At the end of March, I covered my first fire and wrote about my experience on the Valley News' Valley Visual blog. Here is what I wrote.
(All photos are Copyright 2015 - Valley News)
I had just settled in to watch one more episode of Gilmore Girls before going to bed Saturday night when I got the call from the editor of our Sunday paper.
There is a fire at a lumberyard in Fairlee. It’s big. We need you to cover it.
I flew into action, changing out of my sweatpants, throwing on warm layers, all with adrenaline pumping in my veins. Just a few hours earlier, one of my coworkers listened as I complained about not getting the opportunity to cover any of the fires that have swept through the Upper Valley this winter.
Now it was my turn, and I was practically giddy with excitement.
Hopping into my car, I sped north from Hartford on Interstate 91 to Britton Lumber Company, not quite sure what to expect.
More than 20 fire trucks zipped along Route 5 to bring water to the scene. The fire was huge, consuming the entire length of the 250-foot-long sawmill. It was an inherently visual situation, with firefighters climbing the ladder trucks with hoses to try to control the flames. After taking hundreds of photos, I emailed my favorites to the newsroom from the parking lot of the Fairlee Public Library, which luckily had a wifi connection, and headed home.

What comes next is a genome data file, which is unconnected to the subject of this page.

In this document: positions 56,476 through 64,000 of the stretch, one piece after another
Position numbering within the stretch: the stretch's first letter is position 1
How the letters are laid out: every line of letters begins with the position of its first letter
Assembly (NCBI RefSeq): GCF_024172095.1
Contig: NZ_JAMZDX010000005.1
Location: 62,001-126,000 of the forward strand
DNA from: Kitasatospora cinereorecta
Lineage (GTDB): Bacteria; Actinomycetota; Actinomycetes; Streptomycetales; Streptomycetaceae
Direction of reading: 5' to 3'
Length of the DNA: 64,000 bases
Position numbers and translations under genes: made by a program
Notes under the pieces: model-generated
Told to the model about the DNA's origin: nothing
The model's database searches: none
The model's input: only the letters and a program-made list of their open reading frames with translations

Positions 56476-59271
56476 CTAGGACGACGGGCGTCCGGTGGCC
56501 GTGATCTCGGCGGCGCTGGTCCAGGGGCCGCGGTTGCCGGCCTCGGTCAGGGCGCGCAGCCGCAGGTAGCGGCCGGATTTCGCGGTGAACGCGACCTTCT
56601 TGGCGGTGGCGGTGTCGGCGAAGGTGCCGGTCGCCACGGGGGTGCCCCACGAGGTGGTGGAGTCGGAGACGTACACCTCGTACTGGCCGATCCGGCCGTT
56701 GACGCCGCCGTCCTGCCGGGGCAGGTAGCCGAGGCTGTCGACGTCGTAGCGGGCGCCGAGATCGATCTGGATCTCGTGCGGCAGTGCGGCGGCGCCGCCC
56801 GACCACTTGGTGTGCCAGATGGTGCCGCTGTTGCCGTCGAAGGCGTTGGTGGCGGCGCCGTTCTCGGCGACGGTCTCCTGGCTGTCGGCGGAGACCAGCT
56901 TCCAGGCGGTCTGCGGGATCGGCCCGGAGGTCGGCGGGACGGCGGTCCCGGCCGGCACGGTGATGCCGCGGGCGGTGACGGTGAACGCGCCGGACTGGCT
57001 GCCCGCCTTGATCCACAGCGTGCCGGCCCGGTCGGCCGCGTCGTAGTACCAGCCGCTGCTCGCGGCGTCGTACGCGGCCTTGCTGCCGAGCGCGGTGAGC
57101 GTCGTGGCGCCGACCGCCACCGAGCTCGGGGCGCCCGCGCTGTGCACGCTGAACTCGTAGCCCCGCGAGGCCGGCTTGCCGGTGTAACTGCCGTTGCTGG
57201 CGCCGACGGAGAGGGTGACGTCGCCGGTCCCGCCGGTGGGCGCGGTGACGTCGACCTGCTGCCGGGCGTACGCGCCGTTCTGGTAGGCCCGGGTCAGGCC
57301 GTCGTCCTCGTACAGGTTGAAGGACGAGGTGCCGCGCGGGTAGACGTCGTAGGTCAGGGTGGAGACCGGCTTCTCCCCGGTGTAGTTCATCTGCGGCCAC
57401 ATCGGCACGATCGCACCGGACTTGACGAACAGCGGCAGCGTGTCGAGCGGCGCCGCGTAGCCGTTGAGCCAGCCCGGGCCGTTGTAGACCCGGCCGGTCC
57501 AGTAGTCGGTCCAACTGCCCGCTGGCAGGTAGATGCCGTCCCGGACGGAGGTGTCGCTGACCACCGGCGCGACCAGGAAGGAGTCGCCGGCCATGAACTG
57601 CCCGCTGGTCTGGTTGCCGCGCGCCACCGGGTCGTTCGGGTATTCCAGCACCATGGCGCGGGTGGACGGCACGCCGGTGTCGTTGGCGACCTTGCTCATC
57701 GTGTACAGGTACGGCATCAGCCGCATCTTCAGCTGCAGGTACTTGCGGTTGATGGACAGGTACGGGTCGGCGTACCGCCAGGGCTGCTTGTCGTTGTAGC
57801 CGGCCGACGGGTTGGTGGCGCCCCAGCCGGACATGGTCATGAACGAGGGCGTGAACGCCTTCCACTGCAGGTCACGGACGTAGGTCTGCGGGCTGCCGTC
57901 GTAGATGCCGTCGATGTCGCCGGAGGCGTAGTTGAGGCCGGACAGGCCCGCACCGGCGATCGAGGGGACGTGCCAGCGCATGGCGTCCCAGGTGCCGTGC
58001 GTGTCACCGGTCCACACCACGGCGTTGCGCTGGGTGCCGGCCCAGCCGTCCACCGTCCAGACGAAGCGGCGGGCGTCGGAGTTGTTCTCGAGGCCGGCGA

Mission complete… or so I thought.
Fires are flashy. They are one of the “sexy” assignments that young photojournalists pine for on slow news days. It’s pretty easy to make interesting photos when a building is engulfed in flames.
But what I learned this past weekend is the fire itself isn’t the entire story.
The real story is the people harmed by the fire.
I got the opportunity to go back to the sawmill on Sunday and cover the aftermath. A steady stream of employees and community members visited the site to see the rubble for themselves.
I met Tom Fulton, the sawmill dry kiln manager, who wandered the wreckage with tears in his eyes. The Fairlee native has worked in the sawmill for 16 years. “I was planning to retire in December,” he said. “But the 20 guys that work here, they’re the real casualty. This is just steel and wood.”
It’s still unknown what the future holds for the sawmill employees.
I’m glad I got to go back to the sawmill. Because the raging flames don’t tell the whole story; people do.